The tricky part is that most humans never meet a bona fide lockout-- based on IP, UA, referer or whatnot. All they will ever see is the "this directory doesn't have an index page" block that you meet if you're experimentally traveling backward through a long URL. If you don't happen to have a website of your own, you may not even realize that you're meeting the identical 403 that would be served to a malign Ukrainian.* The server just sees "access denied" and acts accordingly.


* There exist humans in the Ukraine. Some of them may read this forum. One time I even met a well-behaved Ukrainian robot. This is a problem.

webcentric




msg:4664672
 1:10 pm on Apr 21, 2014 (gmt 0)

Typo? Nice 403 page, right?


Well, in my experience, the tool you're using to block with has something to say about the type of response returned. And again, I'm using the term "block" in a rather loose fashion here. A firewall gives you certain options whereas various modules may restrict you to others. Heck, you can write code to 301 or 302 someone to a 200, right?

I'm a fan of security through obfuscation. Your average surfer doesn't know the difference between 404.x, 403.x, 200, 301, 302, 500 or whatever but a hacker most likely does and can learn things from specific status codes. I think, handling traffic after you've determined that you don't want it is a worthy discussion. Can't say I've always handled it correctly (either from a best practices perspective or a moral perspective) so I'm very open to learning to do it better if I can. After all, I am the dummy who started this thread and I did so to learn something (if not to attempt to compile some information into a summarized form once and for all).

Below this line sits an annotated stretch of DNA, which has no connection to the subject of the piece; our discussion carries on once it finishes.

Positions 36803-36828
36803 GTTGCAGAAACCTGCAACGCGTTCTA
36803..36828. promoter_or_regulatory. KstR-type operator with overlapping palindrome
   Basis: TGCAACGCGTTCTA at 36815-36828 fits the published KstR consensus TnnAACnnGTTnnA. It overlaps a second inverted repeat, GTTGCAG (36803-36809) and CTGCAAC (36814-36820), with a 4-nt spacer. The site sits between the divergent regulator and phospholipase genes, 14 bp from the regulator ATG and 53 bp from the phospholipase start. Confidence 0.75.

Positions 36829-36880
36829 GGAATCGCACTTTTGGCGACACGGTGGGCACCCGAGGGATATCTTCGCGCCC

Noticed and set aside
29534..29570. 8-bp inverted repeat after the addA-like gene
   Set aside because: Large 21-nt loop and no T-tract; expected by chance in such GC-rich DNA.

lucy24




msg:4664708
 3:53 pm on Apr 21, 2014 (gmt 0)

Your average surfer doesn't know the difference between 404.x, 403.x, 200, 301, 302, 500 or whatever